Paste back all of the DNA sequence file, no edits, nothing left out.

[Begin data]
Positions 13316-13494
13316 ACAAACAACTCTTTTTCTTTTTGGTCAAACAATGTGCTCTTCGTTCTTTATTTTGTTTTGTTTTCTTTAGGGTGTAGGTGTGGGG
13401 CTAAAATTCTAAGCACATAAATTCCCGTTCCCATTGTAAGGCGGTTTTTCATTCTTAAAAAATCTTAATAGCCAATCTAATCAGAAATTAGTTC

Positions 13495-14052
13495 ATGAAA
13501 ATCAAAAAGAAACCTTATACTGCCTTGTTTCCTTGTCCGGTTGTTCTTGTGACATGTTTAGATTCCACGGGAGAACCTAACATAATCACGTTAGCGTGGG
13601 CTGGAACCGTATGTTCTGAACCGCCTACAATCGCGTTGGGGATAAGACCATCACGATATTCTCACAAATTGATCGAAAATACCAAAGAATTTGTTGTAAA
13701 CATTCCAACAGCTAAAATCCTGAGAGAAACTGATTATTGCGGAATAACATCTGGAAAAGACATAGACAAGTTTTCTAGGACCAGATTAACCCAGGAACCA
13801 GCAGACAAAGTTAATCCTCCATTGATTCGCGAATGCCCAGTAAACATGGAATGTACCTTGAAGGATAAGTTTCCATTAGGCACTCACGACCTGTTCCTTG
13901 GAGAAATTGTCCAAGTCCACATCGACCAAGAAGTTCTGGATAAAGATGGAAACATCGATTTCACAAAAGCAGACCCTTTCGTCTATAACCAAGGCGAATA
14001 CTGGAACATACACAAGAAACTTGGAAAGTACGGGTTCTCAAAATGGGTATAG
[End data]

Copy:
Positions 13316-13494
13316 ACAAACAACTCTTTTTCTTTTTGGTCAAACAATGTGCTCTTCGTTCTTTATTTTGTTTTGTTTTCTTTAGGGTGTAGGTGTGGGG
13401 CTAAAATTCTAAGCACATAAATTCCCGTTCCCATTGTAAGGCGGTTTTTCATTCTTAAAAAATCTTAATAGCCAATCTAATCAGAAATTAGTTC

Positions 13495-14052
13495 ATGAAA
13501 ATCAAAAAGAAACCTTATACTGCCTTGTTTCCTTGTCCGGTTGTTCTTGTGACATGTTTAGATTCCACGGGAGAACCTAACATAATCACGTTAGCGTGGG
13601 CTGGAACCGTATGTTCTGAACCGCCTACAATCGCGTTGGGGATAAGACCATCACGATATTCTCACAAATTGATCGAAAATACCAAAGAATTTGTTGTAAA
13701 CATTCCAACAGCTAAAATCCTGAGAGAAACTGATTATTGCGGAATAACATCTGGAAAAGACATAGACAAGTTTTCTAGGACCAGATTAACCCAGGAACCA
13801 GCAGACAAAGTTAATCCTCCATTGATTCGCGAATGCCCAGTAAACATGGAATGTACCTTGAAGGATAAGTTTCCATTAGGCACTCACGACCTGTTCCTTG
13901 GAGAAATTGTCCAAGTCCACATCGACCAAGAAGTTCTGGATAAAGATGGAAACATCGATTTCACAAAAGCAGACCCTTTCGTCTATAACCAAGGCGAATA
14001 CTGGAACATACACAAGAAACTTGGAAAGTACGGGTTCTCAAAATGGGTATAG